Iranian windmills one step closer to UNESCO status

April 29, 2020 - 23:0

TEHRAN – Iran is further moving towards inscribing its ancient windmills on the UNESCO World Heritage list as the country has recently completed their documentation as a preliminary stage.

The Ministry of Cultural Heritage, Tourism and Handicrafts has almost completed preparations for a chain of ancient vertical-axis windmills for possibly becoming a UNESCO World Heritage. Vertical-axis windmills, which are locally known as “Asbads” can be found in Sistan-Baluchestan, South Khorasan, and Khorasan Razavi provinces, southeast, south, and northeast of the country, respectively.

“[A select of] Asbads that are scattered in Nashtifan region of Khaf county [in Razavi Khorasan province] has been documented and mapped for being inscribed on UNESCO World Heritage list,” CHTN quote Mohammad Rokni, the director of Asbad cultural heritage sites of Iran, as saying on Tuesday.

The magnificent collection is composed of 30 Asbads located in the historical core of Khaf country, the official said.

“Documentation and mapping work has been carried out by a group of six people specializing in mapping and restoration of historical buildings and structures.”

“Documentation and mapping of Khaf Asbads include various architectural plans, cross-section geometry, and perspectives of 30 Asbad devices, their photogrammetric photographs, their ownership documents, and determining proper points for the mapping projects,” Rokni explained.

The official also reminded: “All the documenting and mapping stages have been carried out based on the UNESCO standards and criteria.”

Briefing on the windmills and their stances, the official noted there are 107 Asbads within Khaf county, of which 36 located in Nashtifan, and six of them are still operational producing flour.

Iran plans to register a wide collection of its Asbads that are located in the three eastern provinces.

Asbad used to be a smart technique to grind grains. It also bears testimony to the human being’s adaption with nature by transforming environmental obstacles into opportunities.

“Asbad is a smart technique to grind grains, a technique which goes back to ancient times when the people living in the eastern parts of Iran, in an attempt to adapt themselves with nature and transform environmental obstacles into opportunities, managed to invent it,” according to UNESCO website.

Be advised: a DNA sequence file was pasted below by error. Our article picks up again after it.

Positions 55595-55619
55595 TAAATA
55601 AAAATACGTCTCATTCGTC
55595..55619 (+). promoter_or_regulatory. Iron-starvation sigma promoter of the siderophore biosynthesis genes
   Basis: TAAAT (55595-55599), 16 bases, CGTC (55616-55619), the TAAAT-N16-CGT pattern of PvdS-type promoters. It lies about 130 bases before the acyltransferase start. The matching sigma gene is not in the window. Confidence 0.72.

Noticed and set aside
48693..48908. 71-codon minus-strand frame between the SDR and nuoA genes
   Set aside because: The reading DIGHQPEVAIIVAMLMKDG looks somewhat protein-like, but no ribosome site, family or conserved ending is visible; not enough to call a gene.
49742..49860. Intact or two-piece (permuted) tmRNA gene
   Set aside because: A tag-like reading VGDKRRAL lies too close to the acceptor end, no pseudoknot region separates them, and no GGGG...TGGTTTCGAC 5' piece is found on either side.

“The earliest known references to windmills are to a Persian millwright in 644 CE and windmills in Seistan [Sistan], Iran, in 915 CE,” the Encyclopedia Britannica says.

Currently, avid visitors and researchers can examine the subtle yet simple mechanism in person as several windmills have been restored and brought back to life to testify how ancient Iranians harnessed the wind to make a living.

In the village of Nashtifan, Mohammad Etebari serves as the last keeper of the ancient tradition. Now elderly, Etebari has dedicated his life to keeping the town’s few dozen historic windmills turning.

But Etebari doesn’t know how much more time he has, and none of the younger generation seem interested in the hard work of daily maintenance. Without his regular attention, the windmills that have put the town on the tourist map may one day stop.

“It’s the pure, clean air that makes the windmills rotate—the life-giving air that everyone can breathe,” Etebari saied in an interview a couple of years ago.

Made of natural clay, straw, and wood, each of the windmills of Nashtifan is comprised of eight chambers, with each chamber housing six blades. As the area’s strong, steady wind enters the chambers it turns the blades, which then turn grindstones. The structures reach up to about 65 feet in height.

The region is so well known for its wind that the name Nashtifan is derived from words that mean “storm’s sting.”With the ample winds, the devices can readily glean enough power from the wind to turn a stone. If they were hooked up to a generator they would produce only a small amount of electricity, possibly not even enough for a lightbulb. Today’s power-harvesting turbines have more efficient designs that take advantage of lift to attain higher speeds, and therefore produce much more power.

In 2002 the windmills were recognized as a national heritage site by Iran.


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